Students at Oakland MuseumOn February 3, 2017 the Skyline College African-American Success Through Excellence and Persistence (ASTEP) Program led 27 students to the Oakland Museum of California to experience the ‘All Power to the People: Black Panthers at 50’ Exhibit. This excursion kicked off one of the many celebratory Black History moments that Skyline College students will be able to participate in all month long, while being actively engaged in learning more about protest politics, social movements, community activism, and social justice, and the contributions black people have made to this country, and will continue to make to this country.

The visit to the Oakland Museum provided Skyline College students an opportunity to be exposed to the rich history that exist in their Bay Area backyard, and to learn more about the true nature of the Black Panther Party for Self Defense, and their quest to improve the lives of impoverished people and eliminate the violence and police brutality that many experienced in their daily lives. To the surprise of our ASTEP students, our ASTEP scholarship donors come out in solidarity to support Skyline College’s visit to the museum.

During a self-guided exhibit exploration, students were met with a historic gallery of amazing examples of what the commemoration of the Black Panther Party was genuinely about. This time capsule of history demonstrated for the students, that any social movement that happens in our country begins with youth and focused education. Students learned that the average age for a Black Panther member was 19, and that in order to be a participating associate, one had to study, read, and actively work in the community to aid in resisting systemic racism encountered by Black Americans in this country. Highlights from the exhibit included the various programs that the Black Panthers created such as: the Free Health Clinics, the Free Breakfast For Children Programs, and Oakland Community Schools.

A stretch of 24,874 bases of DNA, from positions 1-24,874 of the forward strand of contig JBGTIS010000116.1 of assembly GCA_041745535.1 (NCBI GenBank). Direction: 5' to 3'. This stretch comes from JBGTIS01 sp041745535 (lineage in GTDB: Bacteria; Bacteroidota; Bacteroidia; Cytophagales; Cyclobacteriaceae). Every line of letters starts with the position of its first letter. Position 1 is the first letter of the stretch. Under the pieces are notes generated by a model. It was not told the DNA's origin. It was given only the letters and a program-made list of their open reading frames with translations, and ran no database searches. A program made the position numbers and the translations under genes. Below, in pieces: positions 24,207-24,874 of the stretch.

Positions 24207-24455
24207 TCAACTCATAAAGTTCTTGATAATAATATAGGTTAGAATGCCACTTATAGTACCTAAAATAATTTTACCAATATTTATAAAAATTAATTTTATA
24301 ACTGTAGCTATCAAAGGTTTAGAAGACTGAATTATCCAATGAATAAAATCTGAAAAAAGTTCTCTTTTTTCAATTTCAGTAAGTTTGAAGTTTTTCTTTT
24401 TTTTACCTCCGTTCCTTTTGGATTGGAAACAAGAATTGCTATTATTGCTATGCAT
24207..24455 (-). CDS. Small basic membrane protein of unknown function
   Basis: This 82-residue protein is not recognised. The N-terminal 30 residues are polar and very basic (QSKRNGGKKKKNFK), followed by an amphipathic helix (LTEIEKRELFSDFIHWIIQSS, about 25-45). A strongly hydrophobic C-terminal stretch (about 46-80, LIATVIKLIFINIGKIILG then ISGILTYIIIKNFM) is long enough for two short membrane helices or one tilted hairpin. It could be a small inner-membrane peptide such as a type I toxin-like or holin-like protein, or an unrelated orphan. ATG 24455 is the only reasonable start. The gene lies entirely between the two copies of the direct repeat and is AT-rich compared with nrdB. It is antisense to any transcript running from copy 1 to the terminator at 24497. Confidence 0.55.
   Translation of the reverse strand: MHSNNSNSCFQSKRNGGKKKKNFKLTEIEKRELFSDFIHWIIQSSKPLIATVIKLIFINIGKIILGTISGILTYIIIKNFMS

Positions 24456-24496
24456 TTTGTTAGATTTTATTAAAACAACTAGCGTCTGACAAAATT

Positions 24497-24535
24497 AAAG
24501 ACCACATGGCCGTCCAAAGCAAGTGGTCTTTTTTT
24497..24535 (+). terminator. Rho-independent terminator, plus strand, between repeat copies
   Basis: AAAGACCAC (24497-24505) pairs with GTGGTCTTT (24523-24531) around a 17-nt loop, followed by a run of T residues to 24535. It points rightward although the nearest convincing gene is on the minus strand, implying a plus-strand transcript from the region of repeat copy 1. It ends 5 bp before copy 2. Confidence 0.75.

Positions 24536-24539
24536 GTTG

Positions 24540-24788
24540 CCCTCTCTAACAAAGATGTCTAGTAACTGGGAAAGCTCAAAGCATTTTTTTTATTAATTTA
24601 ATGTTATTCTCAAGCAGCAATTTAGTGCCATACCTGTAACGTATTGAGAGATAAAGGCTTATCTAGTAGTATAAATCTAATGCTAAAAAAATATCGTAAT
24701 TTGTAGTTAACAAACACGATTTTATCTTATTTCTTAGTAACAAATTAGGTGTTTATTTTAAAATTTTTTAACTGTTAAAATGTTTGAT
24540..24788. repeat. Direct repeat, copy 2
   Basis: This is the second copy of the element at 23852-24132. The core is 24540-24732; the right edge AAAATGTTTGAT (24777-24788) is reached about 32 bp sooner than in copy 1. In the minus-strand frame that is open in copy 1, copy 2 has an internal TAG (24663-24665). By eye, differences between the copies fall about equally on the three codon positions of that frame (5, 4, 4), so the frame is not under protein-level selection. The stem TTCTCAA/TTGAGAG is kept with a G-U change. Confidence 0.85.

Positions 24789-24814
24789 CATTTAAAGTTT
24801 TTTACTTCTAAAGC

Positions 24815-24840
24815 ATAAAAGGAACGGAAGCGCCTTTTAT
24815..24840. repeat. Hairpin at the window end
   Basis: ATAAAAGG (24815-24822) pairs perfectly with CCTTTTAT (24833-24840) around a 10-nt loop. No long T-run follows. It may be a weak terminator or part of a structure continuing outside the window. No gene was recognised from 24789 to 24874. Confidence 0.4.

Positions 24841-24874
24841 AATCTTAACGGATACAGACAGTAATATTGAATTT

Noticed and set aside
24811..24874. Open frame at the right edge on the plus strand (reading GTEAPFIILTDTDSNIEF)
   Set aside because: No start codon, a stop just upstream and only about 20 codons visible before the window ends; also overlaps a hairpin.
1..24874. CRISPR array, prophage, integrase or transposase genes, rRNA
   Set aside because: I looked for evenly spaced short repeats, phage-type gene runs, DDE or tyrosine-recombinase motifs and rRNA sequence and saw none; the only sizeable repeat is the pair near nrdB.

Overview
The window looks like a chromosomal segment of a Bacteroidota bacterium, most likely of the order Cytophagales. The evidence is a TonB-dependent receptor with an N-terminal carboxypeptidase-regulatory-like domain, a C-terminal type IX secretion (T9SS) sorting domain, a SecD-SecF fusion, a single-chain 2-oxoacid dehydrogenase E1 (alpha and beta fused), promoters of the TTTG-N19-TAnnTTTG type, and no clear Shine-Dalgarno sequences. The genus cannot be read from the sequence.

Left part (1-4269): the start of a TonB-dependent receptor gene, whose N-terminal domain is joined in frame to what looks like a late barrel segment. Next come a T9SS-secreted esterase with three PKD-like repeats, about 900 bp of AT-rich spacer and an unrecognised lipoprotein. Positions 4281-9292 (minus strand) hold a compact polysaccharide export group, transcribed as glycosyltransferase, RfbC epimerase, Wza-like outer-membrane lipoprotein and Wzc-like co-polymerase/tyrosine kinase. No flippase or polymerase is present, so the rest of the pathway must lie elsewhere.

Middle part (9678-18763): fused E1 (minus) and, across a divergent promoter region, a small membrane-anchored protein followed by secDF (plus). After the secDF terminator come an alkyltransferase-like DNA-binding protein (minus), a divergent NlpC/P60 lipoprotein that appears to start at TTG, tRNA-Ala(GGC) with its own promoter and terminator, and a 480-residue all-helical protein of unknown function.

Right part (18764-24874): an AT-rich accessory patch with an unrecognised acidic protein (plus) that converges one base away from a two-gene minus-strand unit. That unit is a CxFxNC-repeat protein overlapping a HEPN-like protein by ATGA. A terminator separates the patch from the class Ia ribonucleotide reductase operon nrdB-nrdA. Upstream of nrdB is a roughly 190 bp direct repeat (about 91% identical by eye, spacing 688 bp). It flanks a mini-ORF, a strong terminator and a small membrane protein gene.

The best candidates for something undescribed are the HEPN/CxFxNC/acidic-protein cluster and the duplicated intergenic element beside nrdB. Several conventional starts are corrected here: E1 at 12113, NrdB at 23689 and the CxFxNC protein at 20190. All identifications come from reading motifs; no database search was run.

By partaking in the exhibit, students were quickly able to draw connections between what they have been learning from their readings in their English and Literature courses, alike. The visual witnessing of a community of people from the past, through photos, videos, literature, newspaper, artwork, and grassroots organizing, helped to put into perspective; those individuals from the 1960s who put their lives and careers on the line to forge social and political change, and to assist in making the world a better place for exiting communities, then and now. “All Power to the People!”

Article and Photo by Nathan Jones